She was born into a world where royalty still mattered. Her death, at Balmoral Castle in Scotland, comes at a time when other European royals have either been cast out of their palaces or reduced to what British courtiers deride as “bicycle monarchs”, pedaling around Scandinavian capitals like ordinary citizens and trying not to be too much of a bother.…  Seguir leyendo »

No importa cuán indignante, irresponsable o traicionero pensaste que podía haber sido el comportamiento del entonces presidente de Estados Unidos, Donald Trump, el 6 de enero de 2021. En realidad fue peor. Mucho peor.

Ese fue el mensaje recalcado una y otra vez en la audiencia en horario estelar del comité selecto de la Cámara de Representantes del jueves pasado por la noche. Según el testimonio presentado por el comité, durante casi tres largas horas, mientras una turba violenta irrumpía en el Capitolio y perseguía al vicepresidente Mike Pence con intenciones homicidas, el presidente se sentó en su comedor privado de la Casa Blanca y vio como se desarrollaba el caos en un televisor sintonizado en Fox News.…  Seguir leyendo »

It’s hard for me to imagine how the war in Ukraine could be going much worse for Russian President Vladimir Putin. But it’s not at all clear that Putin would agree. And as baffling as his perspective sounds, it must be taken seriously.

What looked on paper like potentially a stroll through what was once the Soviet Union’s breadbasket has turned into a hard slog, with Russian advances on the ground now largely stalled, according to U.S. and British intelligence assessments. As the war enters its fourth week, Russia still has not achieved superiority in the air, much less the supremacy that would allow its aircraft to fly at will.…  Seguir leyendo »

Russian President Vladimir Putin during his annual news conference in Moscow on Dec. 23, 2021. (Andrey Rudakov/Bloomberg)

Vladimir Putin’s brutal and tragic attack on Ukraine is about more than his own delusions of grandeur. It is also a lesson for the Russian people about what happens to those who insist on seeking Western-style democracy.

Putin has indeed looked like a madman this week, dressing down his national security team like Captain Queeg in search of his strawberries and addressing the world in a rambling, hour-long soliloquy full of made-up history and self-pitying paranoia. He falsely and absurdly accused Ukraine’s democratically elected government of “genocide,” using that canard as justification for the most massive military assault in Europe since World War II.…  Seguir leyendo »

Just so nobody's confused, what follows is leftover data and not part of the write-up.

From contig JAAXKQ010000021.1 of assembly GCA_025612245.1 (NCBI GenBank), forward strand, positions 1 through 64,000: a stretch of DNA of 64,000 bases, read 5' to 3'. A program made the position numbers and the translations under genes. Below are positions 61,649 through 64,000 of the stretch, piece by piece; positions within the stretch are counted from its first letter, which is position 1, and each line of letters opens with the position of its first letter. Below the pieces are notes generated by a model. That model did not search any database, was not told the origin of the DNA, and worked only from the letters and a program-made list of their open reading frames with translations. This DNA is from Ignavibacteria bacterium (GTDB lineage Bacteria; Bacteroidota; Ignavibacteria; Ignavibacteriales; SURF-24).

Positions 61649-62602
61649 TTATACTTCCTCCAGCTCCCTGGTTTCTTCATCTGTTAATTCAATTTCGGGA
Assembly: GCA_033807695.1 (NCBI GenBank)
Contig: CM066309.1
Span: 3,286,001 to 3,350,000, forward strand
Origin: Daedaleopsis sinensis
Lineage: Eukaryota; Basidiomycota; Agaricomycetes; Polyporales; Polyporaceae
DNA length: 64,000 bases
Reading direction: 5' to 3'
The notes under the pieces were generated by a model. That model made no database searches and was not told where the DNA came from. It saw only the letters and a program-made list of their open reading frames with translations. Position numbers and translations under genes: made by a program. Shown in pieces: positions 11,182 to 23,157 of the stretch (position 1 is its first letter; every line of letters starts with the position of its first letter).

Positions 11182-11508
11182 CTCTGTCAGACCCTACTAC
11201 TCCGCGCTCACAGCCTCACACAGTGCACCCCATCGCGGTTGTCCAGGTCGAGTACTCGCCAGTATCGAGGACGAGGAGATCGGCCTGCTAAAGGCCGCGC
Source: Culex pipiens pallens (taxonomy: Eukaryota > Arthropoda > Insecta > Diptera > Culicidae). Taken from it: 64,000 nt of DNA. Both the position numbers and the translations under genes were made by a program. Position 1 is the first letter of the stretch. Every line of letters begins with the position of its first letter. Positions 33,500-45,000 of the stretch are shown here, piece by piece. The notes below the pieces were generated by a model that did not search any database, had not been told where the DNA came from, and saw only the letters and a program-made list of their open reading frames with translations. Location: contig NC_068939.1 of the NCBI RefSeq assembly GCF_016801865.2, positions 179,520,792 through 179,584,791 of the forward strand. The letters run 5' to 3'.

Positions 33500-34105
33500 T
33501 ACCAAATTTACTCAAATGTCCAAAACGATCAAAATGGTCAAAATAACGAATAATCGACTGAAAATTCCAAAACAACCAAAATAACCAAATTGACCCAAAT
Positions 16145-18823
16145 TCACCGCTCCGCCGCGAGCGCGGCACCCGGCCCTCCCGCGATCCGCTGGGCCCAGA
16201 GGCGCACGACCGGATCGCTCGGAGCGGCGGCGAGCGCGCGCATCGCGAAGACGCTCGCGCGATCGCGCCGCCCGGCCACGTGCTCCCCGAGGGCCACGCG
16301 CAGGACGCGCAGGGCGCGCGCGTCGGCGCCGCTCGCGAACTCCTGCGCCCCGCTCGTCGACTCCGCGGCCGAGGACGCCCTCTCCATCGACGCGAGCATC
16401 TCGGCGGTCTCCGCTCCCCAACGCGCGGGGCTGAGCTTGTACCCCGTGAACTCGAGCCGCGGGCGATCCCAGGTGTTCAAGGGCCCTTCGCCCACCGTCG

Britain's Prime Minister Boris Johnson at the House of Commons on Jan. 31. (Jessica Taylor/Uk Parliament/Handout/EPA-EFE/REX/Shutterstock)

Not for the first time, British Prime Minister Boris Johnson has been unmasked and his true identity revealed: BoJo the Clown.

An official report released Monday confirms that while Britons were locked down under severe covid-19 restrictions, largely confined to their homes and prohibited from holding social gatherings, Johnson and his staff at 10 Downing Street were having alcohol-fueled parties. As far as Johnson is concerned, evidently, rules are for suckers.

“Against the backdrop of the pandemic, when the Government was asking citizens to accept far-reaching restrictions on their lives, some of the behaviour surrounding these gatherings is difficult to justify”, said the report, compiled by Sue Gray, a senior civil servant.…  Seguir leyendo »

En esta foto de archivo del 6 de agosto de 2021, un hombre observa cómo los incendios forestales se acercan a la playa de Kochyli en la isla de Evia, al norte de Atenas, Grecia. (AP Photo/Thodoris Nikolaou)

Se nos acabó el tiempo. Es tan sencillo como eso. Si el mundo tomara de inmediato medidas enérgicas y coordinadas para frenar el cambio climático, igual nos enfrentaríamos a un futuro de duras olas de calor, incendios forestales mortales e inundaciones devastadoras, y ese es el escenario optimista, según un nuevo informe alarmante de la Organización de las Naciones Unidas (ONU). Si, por otro lado, seguimos en este camino de medias tintas y negaciones en el que hemos estado estancados desde que los científicos sonaron la alarma por primera vez, el escenario infernal que le dejaremos a nuestros nietos será irreconocible.…  Seguir leyendo »

Coco Gauff hits tennis balls into the stands after winning her qualifying match for the Citi Open against Maegan Manasse at the Rock Creek Tennis Center on July 27, 2019, in Washington. (Marlena Sloss/The Washington Post)

The bad news is that the Tokyo Olympics, which history will surely remember as “The Coronavirus Games”, are off to a calamitous start. Worse, the opening ceremonies don’t even take place until the end of the week.

The difficulty — or perhaps the insanity — of bringing thousands of athletes, coaches, trainers and support personnel from around the world into a tight cluster during a global pandemic, in a mostly unvaccinated country, has already become obvious. Those of us who love the Olympics have to worry that things may go downhill from here.

An alternate for the U.S. women’s gymnastics team, which is expected to win a chest-ful of medals, tested positive for the coronavirus while training in Inzai City, near Tokyo, organizers announced Monday.…  Seguir leyendo »

Simone Biles durante las pruebas de gimnasia olímpica femenina de Estados Unidos el viernes 25 de junio de 2021 en St. Louis. Tras el retraso por la pandemia de COVID-19, los Juegos Olímpicos de Tokio 2020 comienzan el 23 de julio de 2021. (AP Photo/Jeff Roberson)